Economic Malpractice; President's Policy Has a Long History of Failure
Byline: Richard W. Rahn, SPECIAL TO THE WASHINGTON TIMES
If a medical doctor prescribed a treatment for a patient that only worked in theory, and the patient did not get better, the doctor could rightly be sued for medical malpractice if tried-and-true cures were known. When members of Congress and a president engage in economic malpractice, the patient's (i.e., the American public's) only recourse is to vote them out of office.
The Obama administration claimed that the unemployment rate would not go above 8 percent and that both the economy and job growth would be strong by this time if Congress passed the stimulus bill. Instead, the economy is barely growing, and the unemployment rate is rising.
How did they get it so wrong? It is because they have an economic theory, which did not and does not work in practice. If Team Obama had known American economic history, it would have known there was no case where a big increase in government spending - correctly measured as a percentage of gross domestic product - led to both higher private consumption and significant job growth (including World War II, when private consumption by necessity was severely restricted).
There are almost no key members of Team Obama who have ever started or run a real business. If they had, they would understand that a prudent person responds to tax and regulatory uncertainty by taking fewer risks, such as expanding the business rapidly or hiring new people. The Obama administration and Congress have spent two years dithering about what tax rates will be for both individuals and businesses in a mere four months from now, so it is only prudent to assume the worst. Higher tax rates mean less money to hire new workers or buy new equipment. This is not rocket science but, as simple as it is, Team Obama doesn't get it.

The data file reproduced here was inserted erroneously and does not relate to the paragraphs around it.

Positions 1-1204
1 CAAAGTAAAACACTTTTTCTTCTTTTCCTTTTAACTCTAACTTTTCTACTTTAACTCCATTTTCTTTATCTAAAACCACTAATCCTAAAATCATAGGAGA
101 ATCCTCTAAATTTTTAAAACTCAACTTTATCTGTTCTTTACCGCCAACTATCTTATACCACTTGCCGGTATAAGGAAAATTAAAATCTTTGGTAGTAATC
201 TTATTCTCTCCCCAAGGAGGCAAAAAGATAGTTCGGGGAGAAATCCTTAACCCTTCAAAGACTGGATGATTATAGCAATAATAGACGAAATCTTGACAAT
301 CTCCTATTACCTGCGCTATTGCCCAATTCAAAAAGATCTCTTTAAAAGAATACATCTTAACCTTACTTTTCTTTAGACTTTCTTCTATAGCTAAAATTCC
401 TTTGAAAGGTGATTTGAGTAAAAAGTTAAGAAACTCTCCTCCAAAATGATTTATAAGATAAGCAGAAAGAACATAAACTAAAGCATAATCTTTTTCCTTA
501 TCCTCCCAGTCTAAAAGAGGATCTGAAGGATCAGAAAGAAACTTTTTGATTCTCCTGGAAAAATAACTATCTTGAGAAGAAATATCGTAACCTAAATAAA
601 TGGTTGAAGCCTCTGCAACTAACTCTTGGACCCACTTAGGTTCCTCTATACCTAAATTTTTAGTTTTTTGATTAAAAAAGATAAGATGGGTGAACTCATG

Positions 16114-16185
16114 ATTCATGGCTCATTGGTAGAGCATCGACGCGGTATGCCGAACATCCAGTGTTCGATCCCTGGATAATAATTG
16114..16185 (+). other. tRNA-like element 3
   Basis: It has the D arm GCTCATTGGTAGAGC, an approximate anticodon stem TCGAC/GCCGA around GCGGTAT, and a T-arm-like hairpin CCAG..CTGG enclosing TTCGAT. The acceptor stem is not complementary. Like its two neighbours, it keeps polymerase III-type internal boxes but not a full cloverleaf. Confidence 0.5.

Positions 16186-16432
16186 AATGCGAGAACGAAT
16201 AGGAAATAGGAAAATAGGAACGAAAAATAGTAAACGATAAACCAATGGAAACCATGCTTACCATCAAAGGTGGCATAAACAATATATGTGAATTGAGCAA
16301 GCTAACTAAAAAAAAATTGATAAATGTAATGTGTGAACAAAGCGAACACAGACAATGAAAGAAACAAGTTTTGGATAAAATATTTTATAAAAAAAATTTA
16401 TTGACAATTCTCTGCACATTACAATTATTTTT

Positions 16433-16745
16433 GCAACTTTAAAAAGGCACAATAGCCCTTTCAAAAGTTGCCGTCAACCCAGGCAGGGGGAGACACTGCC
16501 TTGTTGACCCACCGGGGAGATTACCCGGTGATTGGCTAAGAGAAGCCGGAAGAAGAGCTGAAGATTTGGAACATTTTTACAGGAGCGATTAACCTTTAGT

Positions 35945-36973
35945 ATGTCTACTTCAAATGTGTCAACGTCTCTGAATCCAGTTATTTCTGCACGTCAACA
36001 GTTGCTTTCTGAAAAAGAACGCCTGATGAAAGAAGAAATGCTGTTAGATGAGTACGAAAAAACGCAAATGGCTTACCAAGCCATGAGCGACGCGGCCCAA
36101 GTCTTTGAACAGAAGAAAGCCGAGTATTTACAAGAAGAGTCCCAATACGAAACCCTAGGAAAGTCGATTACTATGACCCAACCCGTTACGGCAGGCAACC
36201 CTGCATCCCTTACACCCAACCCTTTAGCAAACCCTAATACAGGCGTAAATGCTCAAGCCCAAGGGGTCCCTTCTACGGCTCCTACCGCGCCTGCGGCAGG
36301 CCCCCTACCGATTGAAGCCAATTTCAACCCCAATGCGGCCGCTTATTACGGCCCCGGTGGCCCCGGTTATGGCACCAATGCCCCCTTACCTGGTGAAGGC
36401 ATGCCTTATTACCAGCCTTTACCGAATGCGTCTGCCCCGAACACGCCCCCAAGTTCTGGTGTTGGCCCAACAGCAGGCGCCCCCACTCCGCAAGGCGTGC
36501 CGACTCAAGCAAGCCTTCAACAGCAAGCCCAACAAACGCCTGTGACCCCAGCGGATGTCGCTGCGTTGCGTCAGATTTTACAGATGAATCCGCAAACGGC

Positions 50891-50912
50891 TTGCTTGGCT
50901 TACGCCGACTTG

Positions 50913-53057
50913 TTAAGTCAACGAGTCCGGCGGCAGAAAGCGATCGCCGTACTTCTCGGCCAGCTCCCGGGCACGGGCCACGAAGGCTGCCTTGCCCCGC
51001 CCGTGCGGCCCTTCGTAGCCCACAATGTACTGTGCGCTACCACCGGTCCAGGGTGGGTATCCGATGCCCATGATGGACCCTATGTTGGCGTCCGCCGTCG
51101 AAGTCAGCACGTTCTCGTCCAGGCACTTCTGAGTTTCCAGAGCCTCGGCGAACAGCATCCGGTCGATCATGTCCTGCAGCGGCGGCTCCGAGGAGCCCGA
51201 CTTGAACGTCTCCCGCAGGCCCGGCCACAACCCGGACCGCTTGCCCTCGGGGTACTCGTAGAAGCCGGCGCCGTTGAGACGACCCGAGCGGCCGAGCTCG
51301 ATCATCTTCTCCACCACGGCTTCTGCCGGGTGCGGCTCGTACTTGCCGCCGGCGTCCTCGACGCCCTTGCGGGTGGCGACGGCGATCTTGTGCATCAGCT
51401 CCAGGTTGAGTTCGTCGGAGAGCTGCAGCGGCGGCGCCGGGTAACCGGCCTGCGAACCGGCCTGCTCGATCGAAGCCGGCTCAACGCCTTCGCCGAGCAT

The Obama administration, while recognizing that small business creates most of the new jobs, argues that most small-business people make less than $200,000 per year. But these are not the small-business people who create most of the jobs; many are just one person part-time or even full-time businesses run out of homes. The big job creators are a small subset of all businesses that are innovative in creating new goods or services or doing it better than their competitors - i.e., the most successful small businesses.
People making less than $200,000 do not have the income to create many new jobs. Team Obama's tax-increase proposals are not aimed at the mega-wealthy like Sen. John Kerry, Massachusetts Democrat, who have inherited or married into major money and create few jobs, but instead are aimed at the entrepreneurial class who creates most of the wealth and jobs. Punishing these people with higher taxes is nothing more than economic masochism - and malpractice.
The administration is now proposing that businesses be allowed to deduct the cost of new investment made in one year (but for only one year) rather than depreciate it over time. …